In Water

Remaya 2, mixed media on wood panel, 36 x 36″

A year ago I had a conversation with Jerry Beck, good friend and founder of the well known Revolving Museum (in Jerry’s nomenclature, a “nomadic nonprofit cultural organization”). We shared an interest in exploring the linkages between art and science, and we agreed that New England is a rich environment for that kind of dialogue. A new exhibit, In Water, is the result of that conversation.

We chose a ubiquitous topic since every day we each have a personal encounter with water. And while it is fundamental to life, it also possesses a high capacity to transform–it can flow, freeze, vaporize, dropletize, bubble, flood, evaporate, absorb, eviscerate. Its many variations and forms inspire expression.

This exhibit includes works that are diverse in form and intention, from the abstract to the political and ecological. Many of the artists are good friends of mine, so assembling this show has been particularly satisfying. The artists include Kay Canavino, Rachael Eastman, Barbara Gagel, Susan Quateman, George Wingate and myself.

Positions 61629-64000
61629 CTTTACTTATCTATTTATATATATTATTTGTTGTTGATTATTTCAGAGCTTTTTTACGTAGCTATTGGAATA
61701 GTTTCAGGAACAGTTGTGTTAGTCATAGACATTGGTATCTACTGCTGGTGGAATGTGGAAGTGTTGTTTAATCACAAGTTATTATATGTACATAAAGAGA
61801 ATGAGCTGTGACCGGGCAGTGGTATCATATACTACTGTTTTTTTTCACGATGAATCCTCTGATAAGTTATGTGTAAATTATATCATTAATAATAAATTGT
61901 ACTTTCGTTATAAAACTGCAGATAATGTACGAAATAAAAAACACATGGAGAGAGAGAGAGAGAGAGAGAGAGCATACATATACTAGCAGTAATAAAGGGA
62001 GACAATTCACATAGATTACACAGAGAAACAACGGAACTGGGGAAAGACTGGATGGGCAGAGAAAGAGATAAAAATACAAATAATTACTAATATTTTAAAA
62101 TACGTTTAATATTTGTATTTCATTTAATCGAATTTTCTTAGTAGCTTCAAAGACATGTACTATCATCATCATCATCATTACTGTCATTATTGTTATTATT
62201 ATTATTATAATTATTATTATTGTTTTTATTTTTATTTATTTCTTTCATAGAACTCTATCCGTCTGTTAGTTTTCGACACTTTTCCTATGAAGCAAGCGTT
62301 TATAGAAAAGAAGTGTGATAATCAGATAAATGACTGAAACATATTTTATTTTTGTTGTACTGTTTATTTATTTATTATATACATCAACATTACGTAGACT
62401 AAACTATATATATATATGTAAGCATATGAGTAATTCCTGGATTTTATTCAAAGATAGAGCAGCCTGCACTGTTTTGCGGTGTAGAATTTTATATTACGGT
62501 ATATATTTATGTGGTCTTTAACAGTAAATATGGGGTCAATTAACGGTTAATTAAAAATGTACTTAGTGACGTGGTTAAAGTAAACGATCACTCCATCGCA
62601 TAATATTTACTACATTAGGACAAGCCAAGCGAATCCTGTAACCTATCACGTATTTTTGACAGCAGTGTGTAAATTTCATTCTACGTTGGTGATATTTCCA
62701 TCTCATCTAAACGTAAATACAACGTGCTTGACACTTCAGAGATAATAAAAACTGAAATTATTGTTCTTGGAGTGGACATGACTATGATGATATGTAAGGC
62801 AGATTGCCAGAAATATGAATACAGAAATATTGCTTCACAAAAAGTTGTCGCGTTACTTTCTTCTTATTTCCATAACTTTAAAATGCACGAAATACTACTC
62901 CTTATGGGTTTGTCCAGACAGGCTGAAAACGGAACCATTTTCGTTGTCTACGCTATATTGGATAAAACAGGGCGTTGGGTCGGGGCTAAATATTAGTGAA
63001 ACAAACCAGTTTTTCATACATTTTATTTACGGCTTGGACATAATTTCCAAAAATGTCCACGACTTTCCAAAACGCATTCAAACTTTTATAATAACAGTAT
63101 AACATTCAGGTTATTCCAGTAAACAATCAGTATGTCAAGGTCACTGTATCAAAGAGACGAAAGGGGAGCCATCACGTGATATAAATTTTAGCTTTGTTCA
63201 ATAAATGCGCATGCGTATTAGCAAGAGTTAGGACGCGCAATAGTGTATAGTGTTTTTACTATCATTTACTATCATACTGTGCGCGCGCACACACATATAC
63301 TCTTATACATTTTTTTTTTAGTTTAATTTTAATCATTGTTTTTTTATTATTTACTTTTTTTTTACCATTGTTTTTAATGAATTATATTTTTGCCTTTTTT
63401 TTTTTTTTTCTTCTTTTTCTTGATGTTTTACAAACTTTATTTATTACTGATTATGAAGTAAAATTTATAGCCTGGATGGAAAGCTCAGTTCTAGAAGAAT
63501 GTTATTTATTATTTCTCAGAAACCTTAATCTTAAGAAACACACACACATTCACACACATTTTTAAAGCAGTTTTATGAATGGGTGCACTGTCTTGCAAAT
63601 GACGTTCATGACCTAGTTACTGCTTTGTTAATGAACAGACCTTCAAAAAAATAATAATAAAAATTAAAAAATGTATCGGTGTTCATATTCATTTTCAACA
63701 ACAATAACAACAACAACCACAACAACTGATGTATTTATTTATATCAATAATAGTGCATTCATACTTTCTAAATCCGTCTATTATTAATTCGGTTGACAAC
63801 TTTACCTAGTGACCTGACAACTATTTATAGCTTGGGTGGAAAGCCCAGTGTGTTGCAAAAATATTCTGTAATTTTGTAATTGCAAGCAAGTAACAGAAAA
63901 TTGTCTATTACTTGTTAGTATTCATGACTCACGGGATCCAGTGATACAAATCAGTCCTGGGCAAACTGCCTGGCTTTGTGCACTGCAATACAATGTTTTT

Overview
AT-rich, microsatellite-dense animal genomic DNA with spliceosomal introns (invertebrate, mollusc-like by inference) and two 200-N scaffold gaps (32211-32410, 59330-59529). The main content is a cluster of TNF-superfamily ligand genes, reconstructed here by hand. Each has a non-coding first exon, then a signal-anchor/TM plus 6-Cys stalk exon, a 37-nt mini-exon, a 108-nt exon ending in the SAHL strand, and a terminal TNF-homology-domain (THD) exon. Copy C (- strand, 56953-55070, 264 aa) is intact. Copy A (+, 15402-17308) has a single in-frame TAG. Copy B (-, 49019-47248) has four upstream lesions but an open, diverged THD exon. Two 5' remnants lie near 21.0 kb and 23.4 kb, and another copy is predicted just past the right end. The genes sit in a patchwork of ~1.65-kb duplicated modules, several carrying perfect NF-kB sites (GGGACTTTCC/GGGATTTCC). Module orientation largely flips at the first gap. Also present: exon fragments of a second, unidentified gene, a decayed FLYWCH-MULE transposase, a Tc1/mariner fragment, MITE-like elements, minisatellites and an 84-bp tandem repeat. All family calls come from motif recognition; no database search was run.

In Water is the first of a series that will be part of the Revolving Museum’s Art and Science Partnership. Working with the Warner Babcock Institute of Green Chemistry and Beyond Benign, an advocacy organization for green chemistry education, we hope to explore themes that speak to both aesthetic and scientific touch points.

I hope you will have a chance to stop by.

Show details:
June 25 – October 25, 2016
Artist Reception: Saturday, June 25, 2-5PM
Warner Babcock Institute and Beyond Benign
100 Research Drive
Wilmington MA 01887

Beyond Benign Gallery hours:
Thursdays, 1-4pm
By appointment at 978.229.5400

For more information:

In Water exhibit

Warner Babcock Institute

Beyond Benign

The Revolving Museum

4 Replies to “In Water”

  1. More each time I view these paintings, Deborah, like the one above I get an ineffable vibe. The color(s) and movement and neuron explosions are something Else. Like I’ve told you, for me these are better, more compelling than 90% of what I see in contemporary exhibitions.

    Black Swan/Law of large numbers: Art/Poetry are lotteries to some extent. When things break for you, Fortuna, your work should stand with Rothko, Kandinsky, Newman, etc. Comparisons are not odious. Never.

    1. deborahbarlow says:

      Rick, what a great message. You made my day!

  2. Ann Call says:

    Deborah, I agree with the former comment, although I am a neophyte to contemporary art. Your works, as I have said before, feel to me increasingly organic, primal, visceral, deep, rich, alive. They are feeling more so as I continue to follow you. They pull me in…there is a great mind (and obviously a great heart) wielding your brush.

    1. deborahbarlow says:

      Thank you Ann, this is so thoughtful.

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